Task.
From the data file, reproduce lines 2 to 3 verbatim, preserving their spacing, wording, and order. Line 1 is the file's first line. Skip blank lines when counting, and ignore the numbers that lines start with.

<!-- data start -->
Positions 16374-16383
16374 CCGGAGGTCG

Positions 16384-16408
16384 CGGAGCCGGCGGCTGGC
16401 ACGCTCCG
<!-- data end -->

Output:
16374 CCGGAGGTCG

Positions 16384-16408